Starring: Alden Ehrenreich, Emilia Clarke, Woody Harrelson, Donald Glover
Directed by: Ron Howard
Solo: A Star Wars Story arrives in theaters with a lot of baggage. A public firing of the original directors, a divided reaction to the previous film, impossible-to-meet fan expectations, and the nagging sense that its story is not one that needs to be told all conspired against the film at every turn throughout its marketing roll-out. This supposed apathy towards the film by even long-time fans is a shame, since Solo is arguably the most enjoyable romp through the Star Wars universe we’ve seen in decades.
Despite his bevy of screentime in the series, it is odd how little we truly knew about our favorite Corellian smuggler. Winning the Millennium Falcon off of Lando in a game of sabacc, Chewbacca saving his life, and a record-breaking Kessel run are about the extent of his backstory, and has always been enough for fans to survive on. Much of Solo‘s screenplay by Lawrence and Jonathan Kasdan seems to exist primarily to string these facts together into one plot, crafting a kind of intergalactic heist film with little down time between kinetic action scenes.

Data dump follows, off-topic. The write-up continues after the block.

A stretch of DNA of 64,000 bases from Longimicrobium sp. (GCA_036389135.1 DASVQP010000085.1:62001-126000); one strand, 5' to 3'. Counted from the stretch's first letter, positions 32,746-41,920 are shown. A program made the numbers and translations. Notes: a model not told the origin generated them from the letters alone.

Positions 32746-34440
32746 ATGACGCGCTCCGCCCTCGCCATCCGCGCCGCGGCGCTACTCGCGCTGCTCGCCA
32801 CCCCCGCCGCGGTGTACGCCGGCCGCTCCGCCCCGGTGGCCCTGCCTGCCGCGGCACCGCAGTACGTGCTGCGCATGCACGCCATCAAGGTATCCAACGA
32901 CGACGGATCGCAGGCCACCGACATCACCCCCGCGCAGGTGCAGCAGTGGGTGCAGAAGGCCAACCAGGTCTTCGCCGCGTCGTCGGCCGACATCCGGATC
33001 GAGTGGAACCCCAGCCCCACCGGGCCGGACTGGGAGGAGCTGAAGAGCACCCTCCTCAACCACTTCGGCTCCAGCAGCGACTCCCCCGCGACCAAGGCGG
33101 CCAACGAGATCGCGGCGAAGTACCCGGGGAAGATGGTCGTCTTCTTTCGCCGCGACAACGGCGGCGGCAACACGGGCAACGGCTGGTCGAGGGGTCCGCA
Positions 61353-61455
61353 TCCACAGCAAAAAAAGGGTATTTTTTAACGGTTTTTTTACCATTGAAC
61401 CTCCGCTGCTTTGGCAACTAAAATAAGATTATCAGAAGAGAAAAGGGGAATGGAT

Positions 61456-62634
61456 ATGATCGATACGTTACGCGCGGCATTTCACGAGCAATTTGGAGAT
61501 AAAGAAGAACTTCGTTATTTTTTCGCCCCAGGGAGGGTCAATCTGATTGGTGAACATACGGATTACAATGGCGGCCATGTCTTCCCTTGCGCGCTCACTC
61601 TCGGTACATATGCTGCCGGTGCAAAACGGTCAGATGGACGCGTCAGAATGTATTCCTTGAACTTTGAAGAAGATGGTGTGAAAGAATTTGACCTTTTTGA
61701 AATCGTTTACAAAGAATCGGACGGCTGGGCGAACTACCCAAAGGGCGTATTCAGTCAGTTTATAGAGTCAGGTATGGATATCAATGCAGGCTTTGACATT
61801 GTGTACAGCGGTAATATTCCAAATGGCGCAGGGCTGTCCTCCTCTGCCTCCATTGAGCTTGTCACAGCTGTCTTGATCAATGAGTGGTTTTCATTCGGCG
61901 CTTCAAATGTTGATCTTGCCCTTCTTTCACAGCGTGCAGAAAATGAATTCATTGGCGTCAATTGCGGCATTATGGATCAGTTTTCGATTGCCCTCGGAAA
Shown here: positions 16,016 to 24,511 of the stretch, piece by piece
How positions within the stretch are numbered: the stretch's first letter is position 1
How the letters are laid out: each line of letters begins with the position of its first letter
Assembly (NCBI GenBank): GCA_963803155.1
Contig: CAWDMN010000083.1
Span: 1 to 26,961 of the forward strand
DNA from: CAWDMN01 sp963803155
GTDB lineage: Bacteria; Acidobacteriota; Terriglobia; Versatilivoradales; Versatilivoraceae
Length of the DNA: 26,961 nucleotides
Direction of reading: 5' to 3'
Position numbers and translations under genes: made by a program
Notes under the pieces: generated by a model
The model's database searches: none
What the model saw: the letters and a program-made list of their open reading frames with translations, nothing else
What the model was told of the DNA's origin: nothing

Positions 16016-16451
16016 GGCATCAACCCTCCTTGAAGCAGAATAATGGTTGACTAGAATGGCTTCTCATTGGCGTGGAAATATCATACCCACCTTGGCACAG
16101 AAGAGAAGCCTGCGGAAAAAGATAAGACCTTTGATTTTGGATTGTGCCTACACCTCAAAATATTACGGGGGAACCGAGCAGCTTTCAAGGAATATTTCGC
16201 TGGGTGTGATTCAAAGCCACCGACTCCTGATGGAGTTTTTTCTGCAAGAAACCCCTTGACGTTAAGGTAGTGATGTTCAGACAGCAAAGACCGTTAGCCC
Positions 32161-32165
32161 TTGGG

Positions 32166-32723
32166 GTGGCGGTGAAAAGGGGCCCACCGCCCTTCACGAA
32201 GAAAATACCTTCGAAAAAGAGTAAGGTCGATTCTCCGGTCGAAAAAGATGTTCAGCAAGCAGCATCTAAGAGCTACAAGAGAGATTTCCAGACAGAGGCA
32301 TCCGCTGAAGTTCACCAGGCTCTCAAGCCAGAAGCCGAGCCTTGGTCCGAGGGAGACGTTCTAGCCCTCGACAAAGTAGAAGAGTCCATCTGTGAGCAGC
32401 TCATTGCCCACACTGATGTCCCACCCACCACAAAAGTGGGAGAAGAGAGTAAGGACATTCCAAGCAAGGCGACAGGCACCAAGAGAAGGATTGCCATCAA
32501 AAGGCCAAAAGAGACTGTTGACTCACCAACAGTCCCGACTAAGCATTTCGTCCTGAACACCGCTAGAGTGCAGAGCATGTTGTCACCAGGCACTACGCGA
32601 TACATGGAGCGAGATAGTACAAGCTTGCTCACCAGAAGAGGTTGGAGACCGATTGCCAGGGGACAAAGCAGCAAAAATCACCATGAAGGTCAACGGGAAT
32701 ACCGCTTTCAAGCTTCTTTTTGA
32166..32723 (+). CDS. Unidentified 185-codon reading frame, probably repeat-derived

The film begins with Han (Alden Ehrenreich) as a young crook on Corellia, running small cons for a local crime lord with the hopes of escaping one day with his love interest Qi’ra (Emilia Clarke). When his plan goes awry and separates the two lovers, Han makes it his mission to get back to Corellia with a ship of his own by any means possible. It’s a rather simple set-up, but an effective one that showcases both Han’s lack of scruples when it comes to company and his truly sentimental core. As he falls in with a gang of smugglers in order to raise the money he needs, he unwittingly gets into debt with the crime syndicate Crimson Dawn, forcing him to assemble a team and take drastic measures to pay them back.
As far as plots go, this is the most straight-forward of the new films, but that pays off in unexpected ways. Director Ron Howard never lets a moment lag, giving the film a propulsive energy that mirrors the titular hero’s, avoiding the duldrums that plagued the middle section of Rogue One and much of The Last Jedi. While nothing here tops the final act of the former film, the sheer volume of action makes up for it. Whether it is Han escaping his home planet, or one of the several jobs Han pulls as a smuggler, Howard proves himself to be a surprisingly strong director of modern action. If these scenes were indeed in the original script, it is not hard to wonder if original directors Lord and Miller would have been able to execute them nearly as effectively.
All of this is especially aided by John Powell’s powerhouse score, which is a fantastic blend of classic melodies, the new Williams-penned Han theme, and original ideas with a more modern sound. Halfway through 2018, the score of the year may already be decided.